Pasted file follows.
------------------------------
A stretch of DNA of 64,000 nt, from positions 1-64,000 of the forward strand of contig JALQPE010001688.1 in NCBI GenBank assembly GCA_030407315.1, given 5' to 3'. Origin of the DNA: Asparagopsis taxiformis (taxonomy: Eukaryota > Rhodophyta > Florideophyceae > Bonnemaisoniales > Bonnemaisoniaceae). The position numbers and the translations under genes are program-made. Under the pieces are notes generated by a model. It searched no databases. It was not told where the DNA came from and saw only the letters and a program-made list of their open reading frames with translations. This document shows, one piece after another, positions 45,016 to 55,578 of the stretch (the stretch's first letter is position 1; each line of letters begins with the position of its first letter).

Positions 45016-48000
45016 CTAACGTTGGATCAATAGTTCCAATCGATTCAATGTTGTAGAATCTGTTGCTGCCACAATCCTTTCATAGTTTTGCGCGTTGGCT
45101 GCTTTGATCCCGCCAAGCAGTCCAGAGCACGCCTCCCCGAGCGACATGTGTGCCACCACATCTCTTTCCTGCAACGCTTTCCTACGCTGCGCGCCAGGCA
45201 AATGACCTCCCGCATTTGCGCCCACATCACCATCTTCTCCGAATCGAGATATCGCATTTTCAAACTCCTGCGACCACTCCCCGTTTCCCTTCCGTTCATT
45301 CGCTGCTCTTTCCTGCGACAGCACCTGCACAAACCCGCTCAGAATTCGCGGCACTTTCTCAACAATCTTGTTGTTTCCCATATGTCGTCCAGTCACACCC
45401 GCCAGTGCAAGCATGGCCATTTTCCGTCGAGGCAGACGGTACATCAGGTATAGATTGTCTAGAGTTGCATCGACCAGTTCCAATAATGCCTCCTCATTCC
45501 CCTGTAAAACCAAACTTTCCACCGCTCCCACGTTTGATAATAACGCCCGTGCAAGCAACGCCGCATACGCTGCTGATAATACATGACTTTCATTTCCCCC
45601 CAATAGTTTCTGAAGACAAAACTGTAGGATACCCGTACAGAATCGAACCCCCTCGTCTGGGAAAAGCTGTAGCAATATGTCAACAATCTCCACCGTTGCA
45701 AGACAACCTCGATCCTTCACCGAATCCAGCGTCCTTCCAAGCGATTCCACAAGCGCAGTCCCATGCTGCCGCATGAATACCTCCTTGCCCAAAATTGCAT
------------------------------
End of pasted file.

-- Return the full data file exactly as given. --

A stretch of DNA of 64,000 nt, from positions 1-64,000 of the forward strand of contig JALQPE010001688.1 in NCBI GenBank assembly GCA_030407315.1, given 5' to 3'. Origin of the DNA: Asparagopsis taxiformis (taxonomy: Eukaryota > Rhodophyta > Florideophyceae > Bonnemaisoniales > Bonnemaisoniaceae). The position numbers and the translations under genes are program-made. Under the pieces are notes generated by a model. It searched no databases. It was not told where the DNA came from and saw only the letters and a program-made list of their open reading frames with translations. This document shows, one piece after another, positions 45,016 to 55,578 of the stretch (the stretch's first letter is position 1; each line of letters begins with the position of its first letter).

Positions 45016-48000
45016 CTAACGTTGGATCAATAGTTCCAATCGATTCAATGTTGTAGAATCTGTTGCTGCCACAATCCTTTCATAGTTTTGCGCGTTGGCT
45101 GCTTTGATCCCGCCAAGCAGTCCAGAGCACGCCTCCCCGAGCGACATGTGTGCCACCACATCTCTTTCCTGCAACGCTTTCCTACGCTGCGCGCCAGGCA
45201 AATGACCTCCCGCATTTGCGCCCACATCACCATCTTCTCCGAATCGAGATATCGCATTTTCAAACTCCTGCGACCACTCCCCGTTTCCCTTCCGTTCATT
45301 CGCTGCTCTTTCCTGCGACAGCACCTGCACAAACCCGCTCAGAATTCGCGGCACTTTCTCAACAATCTTGTTGTTTCCCATATGTCGTCCAGTCACACCC
45401 GCCAGTGCAAGCATGGCCATTTTCCGTCGAGGCAGACGGTACATCAGGTATAGATTGTCTAGAGTTGCATCGACCAGTTCCAATAATGCCTCCTCATTCC
45501 CCTGTAAAACCAAACTTTCCACCGCTCCCACGTTTGATAATAACGCCCGTGCAAGCAACGCCGCATACGCTGCTGATAATACATGACTTTCATTTCCCCC
45601 CAATAGTTTCTGAAGACAAAACTGTAGGATACCCGTACAGAATCGAACCCCCTCGTCTGGGAAAAGCTGTAGCAATATGTCAACAATCTCCACCGTTGCA
45701 AGACAACCTCGATCCTTCACCGAATCCAGCGTCCTTCCAAGCGATTCCACAAGCGCAGTCCCATGCTGCCGCATGAATACCTCCTTGCCCAAAATTGCAT